Monday, July 28, 2014

Invite More People into Activism! (Pass It Along!)

A few years ago, I stumbled on a book called Thinking Recursively. It opened my eyes to the power of things that propagate in a self-imitating way.

Recursive thinking is very familiar to computer scientists; it needs to be on the radar screen of social activists.

In a way, Malcolm Gladwell touched on some of the ideas in this book in his own work, The Tipping Point, with which many of us are familiar. The essential connection that Gladwell makes in his book is that for an idea (or organism or movement) to propagate, it needs to be reproduced at a rate equal to or greater than 1.0 (on average) by each entity that encounters it. Otherwise it peters out.

That's why the archetypal activist structure is the phone tree. (Imitated and amplified, of course, by newer technologies like Facebook and Twitter.)

(Of course, American revolutionaries of an earlier era were all about getting the word out!)

So I've realized that when we ask ourselves, "What is it that we hope people will do?" we must include an element of recursivity: One of the things we want people to do is to involve more people in doing it. In a way, that element of recursivity -- dare I say "evangelism"? -- defines what it means for people to really become part of a movement.

I conducted an interesting experiment with this a few years ago: a group of us committed to tweeting about ending the war in Afghanistan every week, on Tuesday -- #AfghanistanTuesday -- and the hard core called ourselves "Tuesdayistas".  The hallmark of a Tuesdayista? The commitment to encouraging others to be Tuesdayistas, of course!

In 140 characters or less, that can be expressed as:

@(friend's screen name here) PLEASE! Become a and ask 10 more folks to (become a and ask 10 more folks to (become...

OK, maybe that's a very nerdy expression of the idea of recursivity. But it started me thinking about the need to find the right balance between activism that consists principally of doing something, myself, and activism that consists of involving more people in doing that something. And to be sure that what I really do is "involve more people in doing that something (including involving more people in doing that something (including . . . . . ) )."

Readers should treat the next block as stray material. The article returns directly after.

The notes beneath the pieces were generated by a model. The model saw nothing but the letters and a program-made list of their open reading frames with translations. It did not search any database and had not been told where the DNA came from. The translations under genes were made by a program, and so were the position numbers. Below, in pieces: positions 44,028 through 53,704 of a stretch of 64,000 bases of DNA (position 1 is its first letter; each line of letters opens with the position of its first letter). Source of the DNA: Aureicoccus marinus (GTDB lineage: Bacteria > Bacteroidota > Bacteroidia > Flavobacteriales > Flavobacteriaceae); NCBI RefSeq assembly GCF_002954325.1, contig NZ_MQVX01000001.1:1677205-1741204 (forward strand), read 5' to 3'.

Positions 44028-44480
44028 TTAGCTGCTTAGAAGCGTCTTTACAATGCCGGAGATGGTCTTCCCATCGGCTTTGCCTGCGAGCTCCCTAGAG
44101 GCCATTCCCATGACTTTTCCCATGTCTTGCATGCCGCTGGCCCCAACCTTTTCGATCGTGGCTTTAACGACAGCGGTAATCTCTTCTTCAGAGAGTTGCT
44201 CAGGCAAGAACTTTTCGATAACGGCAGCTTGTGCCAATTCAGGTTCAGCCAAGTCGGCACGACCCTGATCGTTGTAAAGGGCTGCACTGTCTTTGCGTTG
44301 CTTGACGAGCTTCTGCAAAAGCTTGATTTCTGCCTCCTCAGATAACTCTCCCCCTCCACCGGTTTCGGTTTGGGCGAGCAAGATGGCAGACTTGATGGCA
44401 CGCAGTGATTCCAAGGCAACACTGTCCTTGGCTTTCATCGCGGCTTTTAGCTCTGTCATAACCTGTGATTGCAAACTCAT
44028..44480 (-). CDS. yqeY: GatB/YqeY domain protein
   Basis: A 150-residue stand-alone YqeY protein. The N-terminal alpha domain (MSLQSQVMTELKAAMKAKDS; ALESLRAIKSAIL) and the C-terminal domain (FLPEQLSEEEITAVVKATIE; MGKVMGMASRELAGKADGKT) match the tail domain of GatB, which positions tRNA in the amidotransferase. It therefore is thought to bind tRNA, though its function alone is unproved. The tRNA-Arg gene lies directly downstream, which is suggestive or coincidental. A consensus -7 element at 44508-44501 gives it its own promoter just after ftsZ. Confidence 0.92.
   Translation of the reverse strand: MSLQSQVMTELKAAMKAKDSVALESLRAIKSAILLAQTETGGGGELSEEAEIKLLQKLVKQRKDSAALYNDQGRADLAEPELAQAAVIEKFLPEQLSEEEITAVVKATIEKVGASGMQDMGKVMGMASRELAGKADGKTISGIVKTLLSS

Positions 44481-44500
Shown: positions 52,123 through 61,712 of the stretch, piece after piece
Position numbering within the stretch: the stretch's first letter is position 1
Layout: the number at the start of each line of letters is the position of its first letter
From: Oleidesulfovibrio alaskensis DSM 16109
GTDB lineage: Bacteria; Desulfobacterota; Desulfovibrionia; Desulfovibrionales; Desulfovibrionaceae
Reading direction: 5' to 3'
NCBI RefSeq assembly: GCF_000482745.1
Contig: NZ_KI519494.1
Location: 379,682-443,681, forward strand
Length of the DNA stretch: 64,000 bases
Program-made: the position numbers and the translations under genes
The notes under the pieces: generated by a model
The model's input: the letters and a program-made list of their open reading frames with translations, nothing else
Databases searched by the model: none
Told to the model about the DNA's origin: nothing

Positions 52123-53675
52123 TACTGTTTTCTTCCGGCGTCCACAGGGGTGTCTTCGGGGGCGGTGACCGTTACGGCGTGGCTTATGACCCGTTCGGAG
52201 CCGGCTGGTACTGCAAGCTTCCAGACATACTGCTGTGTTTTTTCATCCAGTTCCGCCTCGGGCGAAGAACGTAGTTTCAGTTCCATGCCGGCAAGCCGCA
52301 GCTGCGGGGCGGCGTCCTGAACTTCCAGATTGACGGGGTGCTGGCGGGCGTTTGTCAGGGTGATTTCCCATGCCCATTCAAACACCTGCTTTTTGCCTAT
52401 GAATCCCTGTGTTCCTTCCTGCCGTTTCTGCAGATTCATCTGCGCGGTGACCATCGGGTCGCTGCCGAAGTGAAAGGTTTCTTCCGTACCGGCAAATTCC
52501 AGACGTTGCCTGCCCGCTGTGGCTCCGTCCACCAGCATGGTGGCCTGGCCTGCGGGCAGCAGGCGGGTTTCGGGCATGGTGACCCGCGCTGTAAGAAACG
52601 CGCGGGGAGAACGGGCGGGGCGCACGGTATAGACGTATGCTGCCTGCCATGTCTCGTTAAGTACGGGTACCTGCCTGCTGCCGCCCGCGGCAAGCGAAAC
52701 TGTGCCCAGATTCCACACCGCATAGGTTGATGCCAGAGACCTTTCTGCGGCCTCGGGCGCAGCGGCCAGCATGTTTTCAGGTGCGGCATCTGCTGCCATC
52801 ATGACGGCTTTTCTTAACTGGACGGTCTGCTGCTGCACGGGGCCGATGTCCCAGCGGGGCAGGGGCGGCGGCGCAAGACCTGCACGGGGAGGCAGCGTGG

All of us are familiar with the need in our groups to do "outreach." How many times do we return to this issue, only to drop the ball?

There are lots of tools available today for conducting activism, many of which fall under the rubric "social media." There are many techniques for using social media effectively. But the most important is to understand how to propagate "recursivity."

What you can do

EASY: Share this post with people in your affinity group and discuss how you will put "recursivity" into action consistently.

EASIER: Personally invite one person to be an activist today. (Show them how you do it!)

EASIEST: Tweet this post to several people (including @scarry) and ask them to share it with others.

Related posts

This exchange has always stuck with me, because once you peel away the hopeless competitiveness and lack of compassion of these two characters, you are left with a grain of truth: if you want to succeed, you need to go where the conversation is taking place. The question for us: are we willing to check our egos at the door and get busy talking to people?

(See Antiwar Agitation in 2014: Less Mercutio, More Larry Levy )

There is an eerie similarity between events in the book Paul Revere's Ride and events in our world today. I'm thinking particularly of how a network of mass resistance springs into action.

(See American Rebellion: Just Think What They Would've Done with Twitter!)

Those words -- "I became a peace worker" -- stuck with me. What might it mean for someone to become "a peace worker"? At the time I was not involved in activism at all. Could it really be that people were called to this work the way Kazashi described? It was quite clear to me that he had devoted himself -- heart, mind, body, and soul -- to this work.

(See Obama in Japan: How About a Pivot Toward Peacemaking? )

Tuesdayistas are people who (a) take time each week to participate in a national (and now global) conversation about ending the war in Afghanistan; AND (b) help spread the word by reaching out to others (who will reach out to others (who will reach out to others .... to do the same!

(See I'm a Tuesdayista!)

In "USA Today Goes Viral" (New York Times, July 14, 2014), we learn that the paper with one of the largest daily circulations in the country has seen the handwriting on the wall and is requiring all its journalists to learn to drive readership via social media.

(See Social Media: If It's Good Enough for USA Today, It's Good Enough for Me)